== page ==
My "supplier" hijacks my DNS

Tom’s recent video on Cloudflare DNS gave me an opportunity to follow up on a conversation I had with the network guys for the retirement village I live in. They mentioned that all DNS queries, irrespective of your settings were being remapped to the village’s ISP’s DNS server. Unfortunately the WTF moment didn’t hit me until after the conversation which was about more pressing problems I was having at the time.

Anyway, I decided to test if this was actually happening. I set my Win10 machine’s DNS to and, after having downloaded Bind for Windows did a dig @ pornhub dot com which, as expected, didn’t return an IP address but did for google dot com. I then browsed to pornhub dot com and promptly got an eyeful. My conclusion, keeping in mind my PC has a manual DNS entry of, was that indeed DNS queries were being redirected.

Other than confronting them over this “policy” is there any way anyone knows that I can use to circumvent what they are doing? I have tried using DoH for my browser but I find that noticeably slows browsing and of course it only applies to the browser.

From snooping around on their network (that’s a whole other story but it involved connecting my network to the VOIP port on their access point…) I know they have Ruckus gear and are using a Firebox security gateway. My house is treated as a VLAN and I have been allocated 40 addresses. (The nice thing about the setup is I can access my devices from any access point anywhere in the village - I guess this is based on login credentials.) I was once planning on installing a bunch of Unify stuff, including a DreamMachine Pro but that was on the assumption I had my own direct connection to an ISP, not having a middleman in the position that they can muck around with my connection (and having the Firebox potentially reduces the need for my own security gateway).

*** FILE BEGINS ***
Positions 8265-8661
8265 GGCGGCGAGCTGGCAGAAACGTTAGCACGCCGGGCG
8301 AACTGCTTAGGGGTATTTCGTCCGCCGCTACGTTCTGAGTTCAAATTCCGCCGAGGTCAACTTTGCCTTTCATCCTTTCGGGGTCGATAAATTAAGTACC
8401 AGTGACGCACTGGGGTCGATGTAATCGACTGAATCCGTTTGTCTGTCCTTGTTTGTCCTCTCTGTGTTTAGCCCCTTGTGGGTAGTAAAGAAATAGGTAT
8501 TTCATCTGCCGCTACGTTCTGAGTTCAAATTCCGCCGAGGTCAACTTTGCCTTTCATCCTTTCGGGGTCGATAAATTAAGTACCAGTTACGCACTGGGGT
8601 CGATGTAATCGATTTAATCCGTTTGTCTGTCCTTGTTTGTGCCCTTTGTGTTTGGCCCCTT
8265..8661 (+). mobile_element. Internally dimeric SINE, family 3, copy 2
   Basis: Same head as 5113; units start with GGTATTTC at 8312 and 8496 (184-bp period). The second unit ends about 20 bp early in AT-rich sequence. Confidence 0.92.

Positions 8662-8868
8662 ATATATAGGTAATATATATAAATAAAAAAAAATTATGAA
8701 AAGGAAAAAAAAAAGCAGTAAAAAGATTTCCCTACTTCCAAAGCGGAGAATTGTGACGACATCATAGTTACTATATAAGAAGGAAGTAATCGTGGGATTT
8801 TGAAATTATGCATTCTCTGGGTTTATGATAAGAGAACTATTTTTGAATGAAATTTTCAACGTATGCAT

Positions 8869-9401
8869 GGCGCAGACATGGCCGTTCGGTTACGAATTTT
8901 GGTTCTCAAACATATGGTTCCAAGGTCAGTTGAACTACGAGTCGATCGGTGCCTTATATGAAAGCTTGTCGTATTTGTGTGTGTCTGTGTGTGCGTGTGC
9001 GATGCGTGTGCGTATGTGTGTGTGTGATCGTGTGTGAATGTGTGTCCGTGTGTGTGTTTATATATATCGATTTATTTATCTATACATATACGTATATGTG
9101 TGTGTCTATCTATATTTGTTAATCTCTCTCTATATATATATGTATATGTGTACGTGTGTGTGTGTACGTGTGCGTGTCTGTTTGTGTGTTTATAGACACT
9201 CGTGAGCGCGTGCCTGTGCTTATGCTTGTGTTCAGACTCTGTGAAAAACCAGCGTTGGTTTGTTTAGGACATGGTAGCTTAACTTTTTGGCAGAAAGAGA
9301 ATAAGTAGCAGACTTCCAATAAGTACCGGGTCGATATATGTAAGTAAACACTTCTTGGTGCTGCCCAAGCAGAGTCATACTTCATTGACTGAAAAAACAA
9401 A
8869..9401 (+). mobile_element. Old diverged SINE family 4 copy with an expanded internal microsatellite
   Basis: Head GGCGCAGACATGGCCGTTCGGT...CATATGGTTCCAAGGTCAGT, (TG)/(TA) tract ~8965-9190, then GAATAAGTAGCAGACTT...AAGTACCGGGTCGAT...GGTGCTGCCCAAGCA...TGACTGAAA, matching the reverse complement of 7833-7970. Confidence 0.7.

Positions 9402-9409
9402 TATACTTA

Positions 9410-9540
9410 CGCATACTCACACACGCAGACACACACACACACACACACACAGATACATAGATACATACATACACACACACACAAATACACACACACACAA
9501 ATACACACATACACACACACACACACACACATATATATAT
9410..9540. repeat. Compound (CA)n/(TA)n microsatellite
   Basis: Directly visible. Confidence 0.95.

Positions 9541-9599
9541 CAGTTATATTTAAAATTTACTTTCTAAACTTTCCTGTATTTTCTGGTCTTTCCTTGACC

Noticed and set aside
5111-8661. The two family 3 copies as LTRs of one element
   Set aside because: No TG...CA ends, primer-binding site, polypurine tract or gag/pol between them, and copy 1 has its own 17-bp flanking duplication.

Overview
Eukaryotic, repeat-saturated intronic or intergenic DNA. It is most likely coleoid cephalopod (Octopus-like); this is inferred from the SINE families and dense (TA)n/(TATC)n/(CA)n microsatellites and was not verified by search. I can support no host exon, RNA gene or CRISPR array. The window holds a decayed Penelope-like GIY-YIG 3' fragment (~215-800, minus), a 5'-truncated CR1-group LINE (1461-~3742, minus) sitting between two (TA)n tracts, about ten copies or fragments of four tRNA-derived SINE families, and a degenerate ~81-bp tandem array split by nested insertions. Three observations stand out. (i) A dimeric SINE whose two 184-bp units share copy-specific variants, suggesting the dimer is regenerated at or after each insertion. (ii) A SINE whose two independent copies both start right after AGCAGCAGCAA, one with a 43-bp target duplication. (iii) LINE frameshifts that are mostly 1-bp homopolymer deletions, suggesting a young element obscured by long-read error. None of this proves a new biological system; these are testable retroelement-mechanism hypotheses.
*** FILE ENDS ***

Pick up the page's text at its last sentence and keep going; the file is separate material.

Any help would be appreciated.

One option may be to setup a local DNS server that forwards requests out over DoH to Cloudflare or Google. I believe you can configure pihole to make DoH queries. This would at least help give you some better local caching for common DNS queries, and would let it work outside of the browser.

You could also try out the DNSCrypt client on your machine and see how that does, it’s what I used in the past prior to more support for DoH/DoT from DNS providers. May be quicker than doing it at the browser level. I also never noticed any obvious slowdowns in all of my years using it on mobile devices.

Beyond that, you could get a VPN and just punch a hole straight out of their network. Probably won’t give you any benefits though in regards to connection speed or DNS lookup time, but it does get you out of the ‘hostile’ network.

Thanks Mike, DNSCrypt looks interesting, I’ll try that first.

Using DNSCrypt on my iPad as guinea pig. Seems to be working fine with no noticeable impact on network performance. I just have to expand that to all my other devices now. My TV and Apple TVs may miss out though…

Thanks again for the suggestion.

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